... my journey from ballerina to triathlete

Monday, April 17, 2017

Unicorn Run

I headed into my long workouts for the week motivated and ready to go. For my long run I was planning on doing a route that has been in the back of my mind for a long time, a pie in the sky that I fondly call my "Unicorn Run." Background information: Two years ago, when Sean and I were just beginning our Honu training, we were running on a particularly hot day at Puako. Sean was a little ways ahead of me, and I had just struggled my way to the turnaround point at the end of the road when a tan, incredibly triathlon-fit-looking man appeared as if from nowhere, like a unicorn. He hadn't been in front of me or behind me, and then suddenly there he was. He stopped and asked me if I knew if he could get back to the highway from there, and how far it would be to run back to the Fairmont. I gave him my best estimate, all the while marveling at the crazy idea that someone could actually run that far, much less via some mysterious route between Puako and the hotel that it seemed must include running on the beach. He nodded quickly, yelled "thank you!" over his shoulder, and took off again. He was so fast that he was out of sight within seconds. 
Ever since then I have wanted to figure out how he got from the Fairmont to Puako, and I imagined the day when I might be strong enough to run from there to the highway and back around to the hotel. My very own Unicorn Run. 

Fast forward to Thursday night. It turns out that the run is only 9.5 miles, making it perfect for this week's long run, and I was excited despite having several between-the-toes blisters from breaking in pointe shoes. I woke up at 3AM with throbbing pain in my left foot only to discover that one of the blisters was infected and extremely swollen and red. I did emergency surgery and went back to bed. It was still sore in the morning, but I put in my most Unicorn-esque tri suit (brightly colored and patterned) and took off to Mauna Lani. I used New Skin to cover the blister as best I could, slathered my toes in Neosporin, and laced up my shoes. 

I was relieved to feel that the discomfort was mild. It was extremely hot and muggy, but I settled in and got a nice steady pace going. I've been trying to up my intensity just a bit so I kept my heart rate at about 78-80%, which felt good and sustainable. It was a MAF test day so after the first 2 miles I carefully timed my mile splits for three miles, then went easy for three minutes, then timed another 2.5 miles. Despite the highway portion being extremely hilly, I kept good, consistent mile times throughout. The highway part was interesting. Even having biked that section many times, the were a lot of things I had never noticed. The rock walls surrounding the highway in one stretch are quite beautiful, dramatically cut with a variation of colors and layers making interesting looking patterns. The goats were prolific, and I could hear them calling to each other a lot of the way. It was a long stretch but when I reached the crest of the last hill and turned down the hill toward Puako I felt triumphant: Unicorn Run Part 1, completed!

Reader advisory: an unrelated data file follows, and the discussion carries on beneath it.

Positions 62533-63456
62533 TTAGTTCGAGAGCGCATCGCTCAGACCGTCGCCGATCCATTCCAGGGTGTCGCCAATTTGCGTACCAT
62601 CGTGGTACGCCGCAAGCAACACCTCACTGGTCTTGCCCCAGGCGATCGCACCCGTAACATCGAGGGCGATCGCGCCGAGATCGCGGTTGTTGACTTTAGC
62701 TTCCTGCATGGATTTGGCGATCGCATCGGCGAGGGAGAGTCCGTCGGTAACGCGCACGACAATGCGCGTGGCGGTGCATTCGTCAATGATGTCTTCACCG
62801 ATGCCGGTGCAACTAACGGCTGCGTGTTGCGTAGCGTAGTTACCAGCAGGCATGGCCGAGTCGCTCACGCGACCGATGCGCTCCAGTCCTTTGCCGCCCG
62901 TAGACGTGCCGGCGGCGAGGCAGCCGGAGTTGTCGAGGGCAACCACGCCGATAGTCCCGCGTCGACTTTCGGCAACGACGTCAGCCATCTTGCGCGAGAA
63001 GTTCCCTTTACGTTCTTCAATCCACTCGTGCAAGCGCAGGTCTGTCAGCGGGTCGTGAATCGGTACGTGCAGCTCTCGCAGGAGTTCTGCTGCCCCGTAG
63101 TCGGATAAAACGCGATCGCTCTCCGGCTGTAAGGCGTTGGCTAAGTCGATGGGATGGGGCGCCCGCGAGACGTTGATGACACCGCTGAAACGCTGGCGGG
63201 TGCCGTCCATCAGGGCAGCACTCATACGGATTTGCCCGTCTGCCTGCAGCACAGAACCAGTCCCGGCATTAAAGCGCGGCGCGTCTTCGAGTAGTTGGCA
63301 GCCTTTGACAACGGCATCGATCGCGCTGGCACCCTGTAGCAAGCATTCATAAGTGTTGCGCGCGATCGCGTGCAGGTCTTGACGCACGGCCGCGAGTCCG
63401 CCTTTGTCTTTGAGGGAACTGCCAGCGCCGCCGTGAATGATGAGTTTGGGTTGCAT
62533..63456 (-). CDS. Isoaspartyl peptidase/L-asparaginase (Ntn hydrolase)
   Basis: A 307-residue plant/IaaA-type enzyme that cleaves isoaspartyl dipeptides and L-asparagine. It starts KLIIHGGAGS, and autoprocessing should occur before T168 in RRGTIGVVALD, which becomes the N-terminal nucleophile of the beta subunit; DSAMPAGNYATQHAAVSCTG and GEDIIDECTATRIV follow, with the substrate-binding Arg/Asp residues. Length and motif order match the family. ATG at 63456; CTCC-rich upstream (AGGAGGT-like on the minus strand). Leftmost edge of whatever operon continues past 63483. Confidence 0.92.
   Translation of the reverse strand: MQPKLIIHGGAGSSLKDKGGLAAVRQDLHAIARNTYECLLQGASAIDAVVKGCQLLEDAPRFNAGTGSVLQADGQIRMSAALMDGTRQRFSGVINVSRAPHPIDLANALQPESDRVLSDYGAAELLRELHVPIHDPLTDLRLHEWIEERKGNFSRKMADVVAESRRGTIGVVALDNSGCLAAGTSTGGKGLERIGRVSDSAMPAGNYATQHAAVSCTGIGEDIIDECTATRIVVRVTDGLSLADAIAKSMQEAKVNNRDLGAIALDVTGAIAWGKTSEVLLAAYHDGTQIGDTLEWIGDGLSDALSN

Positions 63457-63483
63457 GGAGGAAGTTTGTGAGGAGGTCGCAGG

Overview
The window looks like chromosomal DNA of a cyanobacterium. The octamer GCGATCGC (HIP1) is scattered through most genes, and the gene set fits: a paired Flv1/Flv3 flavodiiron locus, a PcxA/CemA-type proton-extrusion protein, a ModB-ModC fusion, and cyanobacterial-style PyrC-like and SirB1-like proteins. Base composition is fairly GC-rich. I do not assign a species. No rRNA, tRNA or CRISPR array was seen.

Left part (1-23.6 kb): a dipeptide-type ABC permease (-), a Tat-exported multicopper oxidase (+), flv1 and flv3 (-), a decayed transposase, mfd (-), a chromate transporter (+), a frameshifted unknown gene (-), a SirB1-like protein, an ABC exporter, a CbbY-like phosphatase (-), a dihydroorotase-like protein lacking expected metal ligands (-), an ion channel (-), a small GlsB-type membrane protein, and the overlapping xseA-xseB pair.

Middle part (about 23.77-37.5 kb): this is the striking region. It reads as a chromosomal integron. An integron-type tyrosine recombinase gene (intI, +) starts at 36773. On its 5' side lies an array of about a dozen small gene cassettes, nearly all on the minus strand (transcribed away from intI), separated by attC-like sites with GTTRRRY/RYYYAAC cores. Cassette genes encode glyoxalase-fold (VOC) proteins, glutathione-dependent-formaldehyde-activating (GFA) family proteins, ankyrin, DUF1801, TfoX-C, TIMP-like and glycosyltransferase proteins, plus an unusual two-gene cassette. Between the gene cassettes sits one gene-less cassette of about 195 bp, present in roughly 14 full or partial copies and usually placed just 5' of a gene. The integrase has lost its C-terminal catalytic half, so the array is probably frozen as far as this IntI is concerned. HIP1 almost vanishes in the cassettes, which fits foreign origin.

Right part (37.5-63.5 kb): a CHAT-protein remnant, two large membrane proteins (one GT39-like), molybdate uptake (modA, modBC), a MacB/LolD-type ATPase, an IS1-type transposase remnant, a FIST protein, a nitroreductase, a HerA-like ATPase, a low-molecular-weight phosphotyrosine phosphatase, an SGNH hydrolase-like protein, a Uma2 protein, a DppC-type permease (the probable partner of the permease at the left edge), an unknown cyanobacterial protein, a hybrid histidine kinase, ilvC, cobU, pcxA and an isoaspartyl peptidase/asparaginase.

After the biggest part of the downhill, I felt a little odd. I had the very strange mental sensation that I was abnormally tall. It felt like my head was farther away from the ground than usual, and no matter how I ran or what I focused on, I couldn't shake the feeling. It was bizarre. I had brought a water bottle with me as well as salt tablets and Clif Shot Blocks. I took all of the above at mile 5 before the second part of my MAF test, which basically covered the whole Puako section. Still feeling good, the "I'm a giant" feeling gradually dissipated and I ran all the way to the end of the road, where the unicorn man had appeared, and again felt triumph as I touched the red signs that mark the edge of the culdesac. Unicorn Run Part 2!

I ran back to the Puako beach entrance and entered Part 3 of my run, the beautiful beach trail that I discovered several weeks ago. The ocean breeze cooled me down a bit and I fought the urge to jump in the water. It was gorgeous -- all black and white rocks and blue water and yellow tang swimming around. I had to walk a couple of times to avoid breaking an ankle on the rocks, so my pace slowed down a little, but overall I still felt great as I exited the beach and crossed the Fairmont property, where my MAF test concluded and I downed another salt capsule, another 3 Shot Blocks, and water. 

Part 4 was the run back to the Mauna Lani shopping center, and I had to keep convincing myself to slow down, cool down. It flew by and before I knew it I was back to my car. My training schedule said to compare the split times from the first timed MAF segment to the second (more similar times indicating less fatigue and thus better fitness) and I was pleased that mine were almost exactly the same, within a few seconds per mile until the last quarter mile where I hit the loose beach rocks and had to slow down to avoid a turned ankle. Pretty incredible compared to how my 9-10 mile runs used to feel: starting strong and fighting to keep from walking by mile 6. 

Unicorn Run, completed!  

*I wish that I could say that this was the end of my day, feeling strong and triumphant and awesome, but such is not always the case in triathlon training, unfortunately. My excellent run took enough out of me that within 20 minutes of getting on the bike for my post-run "cool down" (HA!) 
I bonked so hard that my brain and body stopped working resulting in an embarrassing tipping over incident and 10 minutes of me standing on the side of the Queen K waiting for my nutrition to kick in before I felt comfortable continuing. Not the most graceful unicorn, I guess... more on all this in an upcoming post. 

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